Whether you’ve owned one or not, you may have heard someone mention how a weighted blanket increased their sleep quality and comfort.

Have you ever wondered: What Are Weighted Blankets Made of? Why are they so heavy?

what are weighted blankets made of?

In general, a weighted blanket is made up of two major parts or pieces: an inner piece or weighted part and an outer cover. 

The weighted inner parts are what give the blanket its heavy, comfortable feel. Softness, warmth, and style are provided by the material of a duvet cover or blanket. It will also be easier to clean and to customize your blanket if it comes with a duvet cover. 

Look for weighted blankets with a cover that has zippers or buttons so the cover can come off so you can wash it easily when it gets dirty. 

A quick note: I highly recommend Quility, a weighted blanket that can be found on Amazon. I really like that it comes in both adult and children sizes. It makes it easier to travel with your weighted blanket if it is a kid’s size one. It’s perfect for a long international flight!

The Inner Weighted Filler Material Is Important

When you think about what weighted blankets are made of, this is what you are typically wondering. The filler material is why they are so heavy. It’s what really created the weight in a weighted blanket. 

Micro-glass beads, poly plastic pellets, steel balls, organic grains, and sand are among the most popular options for weighted blanket fillers. 

Weighted blankets are comprised mainly of quilted fabrics with embedded “pockets,” or spaces that contain this filler material.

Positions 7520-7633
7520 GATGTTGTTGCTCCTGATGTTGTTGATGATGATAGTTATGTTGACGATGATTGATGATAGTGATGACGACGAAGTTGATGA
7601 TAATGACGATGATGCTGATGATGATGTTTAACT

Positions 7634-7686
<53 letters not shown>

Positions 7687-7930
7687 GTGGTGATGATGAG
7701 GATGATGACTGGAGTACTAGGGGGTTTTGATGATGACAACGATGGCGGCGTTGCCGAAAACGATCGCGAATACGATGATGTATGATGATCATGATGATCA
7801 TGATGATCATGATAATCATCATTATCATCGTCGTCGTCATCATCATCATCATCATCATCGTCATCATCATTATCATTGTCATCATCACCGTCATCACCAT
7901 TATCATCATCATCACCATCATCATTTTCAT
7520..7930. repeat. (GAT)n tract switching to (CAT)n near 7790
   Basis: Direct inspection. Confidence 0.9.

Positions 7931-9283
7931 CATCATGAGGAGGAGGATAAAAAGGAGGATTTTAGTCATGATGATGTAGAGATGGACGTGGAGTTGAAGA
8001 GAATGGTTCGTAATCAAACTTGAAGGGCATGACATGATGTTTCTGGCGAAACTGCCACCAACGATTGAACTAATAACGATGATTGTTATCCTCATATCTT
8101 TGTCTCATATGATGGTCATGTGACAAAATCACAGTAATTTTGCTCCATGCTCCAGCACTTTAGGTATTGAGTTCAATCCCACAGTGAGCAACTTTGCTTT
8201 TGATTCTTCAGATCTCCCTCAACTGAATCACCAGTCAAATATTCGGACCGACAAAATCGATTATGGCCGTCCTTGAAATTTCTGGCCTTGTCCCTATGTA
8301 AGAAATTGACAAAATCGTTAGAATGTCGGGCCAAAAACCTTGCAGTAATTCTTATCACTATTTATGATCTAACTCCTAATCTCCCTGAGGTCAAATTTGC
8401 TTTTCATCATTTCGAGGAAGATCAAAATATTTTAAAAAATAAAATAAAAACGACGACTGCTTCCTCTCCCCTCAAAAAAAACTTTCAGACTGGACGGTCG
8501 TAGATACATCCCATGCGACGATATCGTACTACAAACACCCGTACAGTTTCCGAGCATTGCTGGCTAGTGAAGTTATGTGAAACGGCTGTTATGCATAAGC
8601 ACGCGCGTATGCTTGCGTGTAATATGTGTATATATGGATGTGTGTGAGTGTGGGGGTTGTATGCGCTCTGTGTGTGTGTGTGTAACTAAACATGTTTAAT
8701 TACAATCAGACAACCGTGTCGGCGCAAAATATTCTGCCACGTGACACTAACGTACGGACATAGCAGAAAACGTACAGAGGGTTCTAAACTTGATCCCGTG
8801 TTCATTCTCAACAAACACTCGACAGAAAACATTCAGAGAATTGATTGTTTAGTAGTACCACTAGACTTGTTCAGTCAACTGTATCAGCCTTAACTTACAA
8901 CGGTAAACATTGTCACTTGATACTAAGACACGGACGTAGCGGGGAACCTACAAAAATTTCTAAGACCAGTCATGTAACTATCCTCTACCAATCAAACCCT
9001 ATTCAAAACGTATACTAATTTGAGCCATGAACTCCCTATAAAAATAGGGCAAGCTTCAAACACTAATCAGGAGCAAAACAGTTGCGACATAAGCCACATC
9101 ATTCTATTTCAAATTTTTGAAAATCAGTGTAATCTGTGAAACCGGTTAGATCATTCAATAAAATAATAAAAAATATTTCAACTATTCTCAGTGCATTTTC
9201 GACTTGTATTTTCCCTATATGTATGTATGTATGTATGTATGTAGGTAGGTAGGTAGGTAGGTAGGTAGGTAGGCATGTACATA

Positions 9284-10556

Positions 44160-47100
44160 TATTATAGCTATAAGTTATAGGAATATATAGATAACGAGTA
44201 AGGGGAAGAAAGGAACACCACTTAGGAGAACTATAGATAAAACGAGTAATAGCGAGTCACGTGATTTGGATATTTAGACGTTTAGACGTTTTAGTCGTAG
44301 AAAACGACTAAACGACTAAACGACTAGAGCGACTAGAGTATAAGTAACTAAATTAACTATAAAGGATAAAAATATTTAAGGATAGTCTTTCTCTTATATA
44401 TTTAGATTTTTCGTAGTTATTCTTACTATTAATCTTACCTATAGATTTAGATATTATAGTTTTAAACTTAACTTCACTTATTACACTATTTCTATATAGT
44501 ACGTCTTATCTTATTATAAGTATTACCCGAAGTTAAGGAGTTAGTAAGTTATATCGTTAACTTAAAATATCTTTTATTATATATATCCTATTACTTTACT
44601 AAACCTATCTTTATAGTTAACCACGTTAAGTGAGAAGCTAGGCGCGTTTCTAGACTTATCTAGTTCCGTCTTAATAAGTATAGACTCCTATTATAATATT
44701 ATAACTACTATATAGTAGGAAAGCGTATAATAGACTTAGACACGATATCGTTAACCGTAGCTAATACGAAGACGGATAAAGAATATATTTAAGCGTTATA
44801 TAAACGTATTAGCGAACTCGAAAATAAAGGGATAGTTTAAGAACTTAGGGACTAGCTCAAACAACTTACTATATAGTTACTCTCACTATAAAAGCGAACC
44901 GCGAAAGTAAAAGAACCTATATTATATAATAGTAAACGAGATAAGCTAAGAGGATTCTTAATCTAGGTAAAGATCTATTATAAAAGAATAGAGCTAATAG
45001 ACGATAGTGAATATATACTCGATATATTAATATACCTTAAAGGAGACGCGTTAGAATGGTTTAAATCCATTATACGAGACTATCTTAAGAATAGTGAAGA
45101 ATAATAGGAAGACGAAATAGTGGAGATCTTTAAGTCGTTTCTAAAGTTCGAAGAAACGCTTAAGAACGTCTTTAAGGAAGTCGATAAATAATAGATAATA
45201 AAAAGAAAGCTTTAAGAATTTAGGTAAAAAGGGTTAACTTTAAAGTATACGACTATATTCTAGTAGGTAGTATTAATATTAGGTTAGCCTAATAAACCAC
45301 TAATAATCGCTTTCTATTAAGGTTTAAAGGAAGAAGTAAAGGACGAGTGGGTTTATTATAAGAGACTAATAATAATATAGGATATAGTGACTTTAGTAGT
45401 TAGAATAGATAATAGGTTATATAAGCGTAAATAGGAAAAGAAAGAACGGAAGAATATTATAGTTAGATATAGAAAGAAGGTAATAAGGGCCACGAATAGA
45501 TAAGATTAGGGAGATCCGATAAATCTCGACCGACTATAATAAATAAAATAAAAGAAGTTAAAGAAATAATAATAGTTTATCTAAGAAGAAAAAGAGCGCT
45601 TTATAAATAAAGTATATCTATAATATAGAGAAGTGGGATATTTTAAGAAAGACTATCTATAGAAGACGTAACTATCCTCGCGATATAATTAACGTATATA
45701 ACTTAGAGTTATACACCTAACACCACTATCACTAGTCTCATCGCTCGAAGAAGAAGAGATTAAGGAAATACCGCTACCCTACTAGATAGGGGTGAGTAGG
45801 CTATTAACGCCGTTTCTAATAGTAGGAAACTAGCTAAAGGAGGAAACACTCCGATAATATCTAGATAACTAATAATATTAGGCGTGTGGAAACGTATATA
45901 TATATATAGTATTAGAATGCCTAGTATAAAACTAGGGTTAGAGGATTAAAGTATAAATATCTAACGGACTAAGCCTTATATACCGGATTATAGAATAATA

Glass beads look exactly like their name implies: small pebbles made from glass. These can be great if you are allergic to any of the other options. 

Plastic poly pellets resemble pebble-like round plastic beads. Weighted blankets are best made with ABS virgin plastic pellets, which means they haven’t been exposed to toxins or chemicals. Consider these if you are worried about allergic reactions to weighted blankets. The pellets should be hypoallergenic poly pellets.

In most cases, poly pellets or glass beads are the best weighted blanket stuffer, and our weight blanket stuffing consists of a unique blend of glass beads that apply more even pressure as weight is distributed.

There are other options:

Sand can add weight to blankets and quilts at a lower cost, but it causes a lot of problems, so it’s not always the best choice. You can, however, make a budget-friendly weighted blanket with this filling. It is also much harder to wash and dry than non-organic fillers because sand does not spread out as readily as glass beads or plastic pellets.

Similarly, sand leaks more than other materials through the stitching. It is also messier if there is a leak with sand than pellets or beads. When wet, it clumps and doesn’t disperse very well.​

Micro steel shot balls are heat-treated steel beads that are also used as fillers for weighted blankets. As a result of the heating, the balls don’t warp or dent. Due to their smoothness, steel beads don’t retain much dirt.

​Because steel beads are larger than glass beads, they tend to be lumpy and noisy and don’t conform well to the body. Getting much-needed rest is hard when this happens. 

We won’t discuss beans, rice, and other grains at length because they don’t wash well for a variety of reasons. When you’re in a bind and you need something, they can work, but they aren’t an option you should consider if you are planning on having your blanket long-term.

When these grains are exposed to water, they expand, making washing a blanket difficult.

Related: What Are Weighted Blankets Filled With?

This blanket’s cover makes a big difference in your experience with it

Detachable duvet covers are available on the best ones. These are more convenient to wash. You’ll find many different types of fabrics that can be used to create weighted blanket duvet covers, such as cotton, microfiber, flannel, fleece, rayon, linen, and polyester. Getting a blanket that has a removable cover will make your life easier. If your blanket has a removable cover, it is likely machine or hand washable, which means fewer trips to the dry cleaners.

Weighted blankets are usually made from one of the following fabrics:

  • 100% cotton
  • Textiles blended with cotton
  • A polyester fabric
  • Fleece
  • Cotton flannel